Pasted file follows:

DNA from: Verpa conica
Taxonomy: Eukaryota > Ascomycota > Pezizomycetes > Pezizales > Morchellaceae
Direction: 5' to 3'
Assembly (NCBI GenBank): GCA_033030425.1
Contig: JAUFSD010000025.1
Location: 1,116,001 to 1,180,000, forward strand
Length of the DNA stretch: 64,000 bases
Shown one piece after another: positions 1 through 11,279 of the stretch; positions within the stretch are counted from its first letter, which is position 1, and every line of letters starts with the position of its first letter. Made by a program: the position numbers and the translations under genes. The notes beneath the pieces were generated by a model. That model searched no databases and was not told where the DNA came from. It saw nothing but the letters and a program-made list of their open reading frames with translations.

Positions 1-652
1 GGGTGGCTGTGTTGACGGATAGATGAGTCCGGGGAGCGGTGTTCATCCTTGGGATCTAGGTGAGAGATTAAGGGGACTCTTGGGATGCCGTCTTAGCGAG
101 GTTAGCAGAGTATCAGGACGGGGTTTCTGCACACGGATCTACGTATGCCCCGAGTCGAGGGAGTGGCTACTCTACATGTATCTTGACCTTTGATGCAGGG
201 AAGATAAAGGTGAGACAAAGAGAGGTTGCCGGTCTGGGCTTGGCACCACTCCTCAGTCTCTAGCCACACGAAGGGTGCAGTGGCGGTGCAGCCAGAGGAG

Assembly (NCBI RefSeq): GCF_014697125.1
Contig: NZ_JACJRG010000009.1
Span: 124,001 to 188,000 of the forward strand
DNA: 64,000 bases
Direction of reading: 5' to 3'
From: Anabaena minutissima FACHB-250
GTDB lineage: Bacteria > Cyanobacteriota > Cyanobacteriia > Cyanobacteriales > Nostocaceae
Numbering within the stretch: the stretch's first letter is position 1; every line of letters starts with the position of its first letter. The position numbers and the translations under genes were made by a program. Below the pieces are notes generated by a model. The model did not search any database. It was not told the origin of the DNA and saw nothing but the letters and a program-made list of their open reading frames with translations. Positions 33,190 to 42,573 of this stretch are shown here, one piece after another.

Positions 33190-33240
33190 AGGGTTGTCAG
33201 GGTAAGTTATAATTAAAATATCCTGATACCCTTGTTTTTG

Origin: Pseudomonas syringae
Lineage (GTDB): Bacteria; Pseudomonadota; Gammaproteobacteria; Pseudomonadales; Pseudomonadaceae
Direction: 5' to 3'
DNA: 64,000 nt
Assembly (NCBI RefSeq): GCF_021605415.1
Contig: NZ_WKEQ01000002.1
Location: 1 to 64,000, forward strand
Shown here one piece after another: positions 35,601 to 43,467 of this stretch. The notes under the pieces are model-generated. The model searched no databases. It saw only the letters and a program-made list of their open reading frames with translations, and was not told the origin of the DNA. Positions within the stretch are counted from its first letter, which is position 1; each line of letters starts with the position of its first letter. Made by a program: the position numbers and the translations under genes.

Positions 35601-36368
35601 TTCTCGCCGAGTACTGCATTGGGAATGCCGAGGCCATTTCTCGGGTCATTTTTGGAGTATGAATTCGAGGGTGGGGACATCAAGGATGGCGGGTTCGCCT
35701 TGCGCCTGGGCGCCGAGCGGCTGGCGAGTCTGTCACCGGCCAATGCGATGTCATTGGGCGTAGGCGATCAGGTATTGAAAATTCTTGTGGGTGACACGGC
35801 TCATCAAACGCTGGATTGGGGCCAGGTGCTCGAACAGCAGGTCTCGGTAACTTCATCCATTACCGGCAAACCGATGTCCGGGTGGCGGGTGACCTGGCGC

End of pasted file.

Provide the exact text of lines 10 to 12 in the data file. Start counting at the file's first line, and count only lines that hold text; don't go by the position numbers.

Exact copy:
1 GGGTGGCTGTGTTGACGGATAGATGAGTCCGGGGAGCGGTGTTCATCCTTGGGATCTAGGTGAGAGATTAAGGGGACTCTTGGGATGCCGTCTTAGCGAG
101 GTTAGCAGAGTATCAGGACGGGGTTTCTGCACACGGATCTACGTATGCCCCGAGTCGAGGGAGTGGCTACTCTACATGTATCTTGACCTTTGATGCAGGG
201 AAGATAAAGGTGAGACAAAGAGAGGTTGCCGGTCTGGGCTTGGCACCACTCCTCAGTCTCTAGCCACACGAAGGGTGCAGTGGCGGTGCAGCCAGAGGAG